Sheaf special report: The mole people among us

By in Features/Opinions

UNIVERSITY OF SASKATCHEWAN — An incident that occurred during routine road construction near the Education Building last week uncovered clues that could confirm many separate, long-standing suspicions of the student body.

On the evening of Sept. 15, a U of S Protective Services patrol vehicle stopped on the corner of Campus Drive and Education Road and fell through the pavement into an intricate and previously unknown tunnel system.

Traffic along Campus Drive was entirely blocked for the remainder of the day, with many abandoning their idling cars to flee to Louis’ Pub — contributing to an unexpected but substantial turnout for a student group’s karaoke event, which was also hosted at the venue that night.

The mysterious tunnels have sparked an interesting conversation about a long-standing debate. Rumours of these extraneous underground networks — tunnels beyond those accessible to the public — have circulated during coffee breaks across campus since as early as 1940.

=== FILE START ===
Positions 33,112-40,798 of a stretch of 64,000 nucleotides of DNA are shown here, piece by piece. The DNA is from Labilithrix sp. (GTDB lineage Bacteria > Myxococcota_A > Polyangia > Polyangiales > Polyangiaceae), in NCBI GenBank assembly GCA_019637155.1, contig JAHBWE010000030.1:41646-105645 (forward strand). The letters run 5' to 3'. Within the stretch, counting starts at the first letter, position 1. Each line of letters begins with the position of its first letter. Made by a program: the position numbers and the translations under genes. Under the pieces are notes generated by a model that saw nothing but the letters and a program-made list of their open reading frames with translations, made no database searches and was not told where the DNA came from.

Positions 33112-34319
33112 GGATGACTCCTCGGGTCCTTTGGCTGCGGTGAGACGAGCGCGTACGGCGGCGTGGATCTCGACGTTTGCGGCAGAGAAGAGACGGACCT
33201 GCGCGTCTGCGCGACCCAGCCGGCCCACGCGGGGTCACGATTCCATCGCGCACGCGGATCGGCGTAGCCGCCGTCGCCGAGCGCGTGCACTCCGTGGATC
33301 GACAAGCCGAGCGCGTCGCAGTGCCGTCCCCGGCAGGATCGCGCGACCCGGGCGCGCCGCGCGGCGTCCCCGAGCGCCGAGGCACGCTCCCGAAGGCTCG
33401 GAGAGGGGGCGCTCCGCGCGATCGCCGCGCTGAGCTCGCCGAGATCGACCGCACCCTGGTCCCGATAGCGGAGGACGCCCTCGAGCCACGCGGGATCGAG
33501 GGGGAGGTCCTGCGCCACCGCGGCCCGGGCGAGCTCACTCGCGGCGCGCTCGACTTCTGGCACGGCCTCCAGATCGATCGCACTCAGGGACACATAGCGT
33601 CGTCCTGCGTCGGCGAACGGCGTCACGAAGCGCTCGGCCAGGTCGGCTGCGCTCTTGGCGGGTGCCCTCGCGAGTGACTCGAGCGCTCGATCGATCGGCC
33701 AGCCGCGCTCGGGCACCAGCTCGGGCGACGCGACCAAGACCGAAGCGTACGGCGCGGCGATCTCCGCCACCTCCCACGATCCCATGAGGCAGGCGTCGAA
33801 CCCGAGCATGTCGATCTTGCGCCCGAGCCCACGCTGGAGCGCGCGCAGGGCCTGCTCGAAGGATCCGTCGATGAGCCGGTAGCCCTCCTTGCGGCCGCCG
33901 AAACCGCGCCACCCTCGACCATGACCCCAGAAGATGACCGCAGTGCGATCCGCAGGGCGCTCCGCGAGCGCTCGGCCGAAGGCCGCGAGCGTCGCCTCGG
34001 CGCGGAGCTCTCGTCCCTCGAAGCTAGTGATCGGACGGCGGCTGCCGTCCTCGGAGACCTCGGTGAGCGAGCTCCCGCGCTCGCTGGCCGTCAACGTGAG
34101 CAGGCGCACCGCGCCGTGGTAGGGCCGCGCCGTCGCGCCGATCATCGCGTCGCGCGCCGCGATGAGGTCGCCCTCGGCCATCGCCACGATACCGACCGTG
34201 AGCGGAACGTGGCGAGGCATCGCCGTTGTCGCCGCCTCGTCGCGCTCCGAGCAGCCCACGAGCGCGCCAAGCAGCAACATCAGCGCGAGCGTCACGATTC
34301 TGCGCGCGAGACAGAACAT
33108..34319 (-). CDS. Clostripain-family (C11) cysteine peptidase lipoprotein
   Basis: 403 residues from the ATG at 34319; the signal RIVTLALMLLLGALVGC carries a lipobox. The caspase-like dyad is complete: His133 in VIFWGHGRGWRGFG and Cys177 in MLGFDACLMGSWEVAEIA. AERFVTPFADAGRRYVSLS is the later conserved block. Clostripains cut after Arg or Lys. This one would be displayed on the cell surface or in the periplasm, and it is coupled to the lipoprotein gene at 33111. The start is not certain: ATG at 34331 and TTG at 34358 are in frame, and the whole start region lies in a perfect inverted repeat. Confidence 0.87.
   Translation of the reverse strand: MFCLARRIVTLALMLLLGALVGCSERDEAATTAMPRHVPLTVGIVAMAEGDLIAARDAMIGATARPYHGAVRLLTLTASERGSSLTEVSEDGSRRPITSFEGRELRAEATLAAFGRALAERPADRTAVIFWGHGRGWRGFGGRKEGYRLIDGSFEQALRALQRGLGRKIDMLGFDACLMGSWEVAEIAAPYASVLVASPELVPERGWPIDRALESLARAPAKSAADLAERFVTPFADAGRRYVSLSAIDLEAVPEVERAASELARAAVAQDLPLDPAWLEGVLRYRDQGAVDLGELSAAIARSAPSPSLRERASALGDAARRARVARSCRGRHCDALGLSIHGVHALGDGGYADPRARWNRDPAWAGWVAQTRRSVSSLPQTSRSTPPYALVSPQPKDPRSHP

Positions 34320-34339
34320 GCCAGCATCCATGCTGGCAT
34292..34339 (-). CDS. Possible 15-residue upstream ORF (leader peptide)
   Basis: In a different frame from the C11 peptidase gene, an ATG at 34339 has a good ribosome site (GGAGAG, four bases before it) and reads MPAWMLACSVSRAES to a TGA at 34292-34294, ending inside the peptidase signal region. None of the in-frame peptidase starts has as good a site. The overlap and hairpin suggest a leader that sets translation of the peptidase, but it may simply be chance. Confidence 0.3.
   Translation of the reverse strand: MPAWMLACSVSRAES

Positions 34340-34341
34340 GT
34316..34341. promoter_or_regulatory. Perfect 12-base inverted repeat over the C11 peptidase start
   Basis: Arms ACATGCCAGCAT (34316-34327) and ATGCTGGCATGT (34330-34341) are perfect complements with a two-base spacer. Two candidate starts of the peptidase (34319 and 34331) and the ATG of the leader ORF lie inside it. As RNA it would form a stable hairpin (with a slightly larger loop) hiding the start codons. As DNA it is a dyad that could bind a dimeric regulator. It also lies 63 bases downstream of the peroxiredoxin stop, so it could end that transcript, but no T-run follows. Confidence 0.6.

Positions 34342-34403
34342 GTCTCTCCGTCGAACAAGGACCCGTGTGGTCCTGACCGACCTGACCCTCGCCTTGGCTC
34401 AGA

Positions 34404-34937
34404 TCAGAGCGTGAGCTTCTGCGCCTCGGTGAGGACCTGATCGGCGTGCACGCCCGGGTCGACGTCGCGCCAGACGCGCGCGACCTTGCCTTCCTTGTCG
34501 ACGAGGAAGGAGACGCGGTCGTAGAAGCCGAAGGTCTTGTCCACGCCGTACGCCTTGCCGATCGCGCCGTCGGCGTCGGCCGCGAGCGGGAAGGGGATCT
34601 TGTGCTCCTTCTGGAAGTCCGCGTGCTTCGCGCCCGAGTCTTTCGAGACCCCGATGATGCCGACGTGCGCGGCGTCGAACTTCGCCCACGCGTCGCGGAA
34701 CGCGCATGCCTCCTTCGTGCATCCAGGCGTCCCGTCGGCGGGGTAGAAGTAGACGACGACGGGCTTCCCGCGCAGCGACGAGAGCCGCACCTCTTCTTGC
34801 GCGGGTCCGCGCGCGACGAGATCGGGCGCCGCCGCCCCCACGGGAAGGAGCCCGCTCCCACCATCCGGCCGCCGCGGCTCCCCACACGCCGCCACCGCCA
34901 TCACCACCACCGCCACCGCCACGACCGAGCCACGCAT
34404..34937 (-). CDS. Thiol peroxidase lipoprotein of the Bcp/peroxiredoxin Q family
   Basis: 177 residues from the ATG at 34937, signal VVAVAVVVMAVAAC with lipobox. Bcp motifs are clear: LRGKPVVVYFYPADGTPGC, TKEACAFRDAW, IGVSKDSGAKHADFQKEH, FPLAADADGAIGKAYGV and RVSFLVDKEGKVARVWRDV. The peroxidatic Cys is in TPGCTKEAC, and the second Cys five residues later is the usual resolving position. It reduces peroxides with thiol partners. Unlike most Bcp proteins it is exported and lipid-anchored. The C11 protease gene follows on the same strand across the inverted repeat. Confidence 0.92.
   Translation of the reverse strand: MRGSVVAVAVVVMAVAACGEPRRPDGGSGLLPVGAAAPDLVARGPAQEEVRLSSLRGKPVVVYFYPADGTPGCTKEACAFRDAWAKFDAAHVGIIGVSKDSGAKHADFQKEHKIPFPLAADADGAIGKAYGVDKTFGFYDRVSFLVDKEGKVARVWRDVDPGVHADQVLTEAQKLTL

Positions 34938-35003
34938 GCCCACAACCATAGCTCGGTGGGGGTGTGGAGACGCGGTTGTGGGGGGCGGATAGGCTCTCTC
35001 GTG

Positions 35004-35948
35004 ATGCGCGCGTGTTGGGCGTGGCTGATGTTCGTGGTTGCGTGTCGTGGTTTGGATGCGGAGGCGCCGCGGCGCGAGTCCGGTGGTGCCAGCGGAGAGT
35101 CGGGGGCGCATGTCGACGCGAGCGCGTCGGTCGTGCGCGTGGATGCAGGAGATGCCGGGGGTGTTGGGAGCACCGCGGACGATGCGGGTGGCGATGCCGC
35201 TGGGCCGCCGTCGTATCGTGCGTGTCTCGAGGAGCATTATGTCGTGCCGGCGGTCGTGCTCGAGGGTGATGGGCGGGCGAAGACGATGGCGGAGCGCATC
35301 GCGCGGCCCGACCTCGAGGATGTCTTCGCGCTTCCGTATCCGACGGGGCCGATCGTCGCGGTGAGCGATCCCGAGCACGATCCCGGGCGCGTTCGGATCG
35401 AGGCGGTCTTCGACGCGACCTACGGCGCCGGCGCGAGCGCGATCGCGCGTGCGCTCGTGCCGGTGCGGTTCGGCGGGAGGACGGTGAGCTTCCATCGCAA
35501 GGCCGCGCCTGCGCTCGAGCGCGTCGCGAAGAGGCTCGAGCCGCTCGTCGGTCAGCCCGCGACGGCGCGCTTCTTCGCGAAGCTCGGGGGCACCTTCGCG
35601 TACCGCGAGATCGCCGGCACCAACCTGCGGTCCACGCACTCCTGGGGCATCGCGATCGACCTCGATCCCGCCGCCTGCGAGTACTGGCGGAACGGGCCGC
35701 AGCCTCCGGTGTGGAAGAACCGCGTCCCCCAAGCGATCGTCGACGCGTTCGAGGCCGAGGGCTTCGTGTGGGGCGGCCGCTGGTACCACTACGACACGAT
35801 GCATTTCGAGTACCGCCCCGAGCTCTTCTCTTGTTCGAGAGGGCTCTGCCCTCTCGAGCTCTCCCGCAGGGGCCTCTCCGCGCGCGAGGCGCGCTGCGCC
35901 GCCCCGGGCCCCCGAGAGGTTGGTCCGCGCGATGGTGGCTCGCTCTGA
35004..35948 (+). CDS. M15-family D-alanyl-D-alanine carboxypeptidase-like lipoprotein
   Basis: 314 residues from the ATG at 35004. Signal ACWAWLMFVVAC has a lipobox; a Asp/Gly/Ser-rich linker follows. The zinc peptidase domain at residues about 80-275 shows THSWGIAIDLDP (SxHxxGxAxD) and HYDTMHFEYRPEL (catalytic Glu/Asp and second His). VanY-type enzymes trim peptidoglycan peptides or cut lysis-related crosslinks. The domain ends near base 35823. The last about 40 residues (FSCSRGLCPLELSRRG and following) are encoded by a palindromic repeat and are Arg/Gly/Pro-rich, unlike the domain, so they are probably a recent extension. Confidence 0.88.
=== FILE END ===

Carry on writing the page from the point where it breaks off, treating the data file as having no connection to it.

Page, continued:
This discovery is a breakthrough for researchers in the Department of Anthropology, who have been working to date and catalogue the crude etchings of symbols, hobo scratch and various folklore in bathroom stalls on upper floors of the Murray Library since January 2015.

Following the first investigations of the tunnel system discovered last week, the Department of Anthropology has confirmed that a number of maps found in the excavation — first thought to be nonsense scratched under lines of poetry — exactly depict sections of the underground routes.

These investigations — though by no means extensive due to structural concerns — have also revealed what experts believe to be evidence of generations of inhabitants, and speculation remains as to whether these inhabitants are human or beast.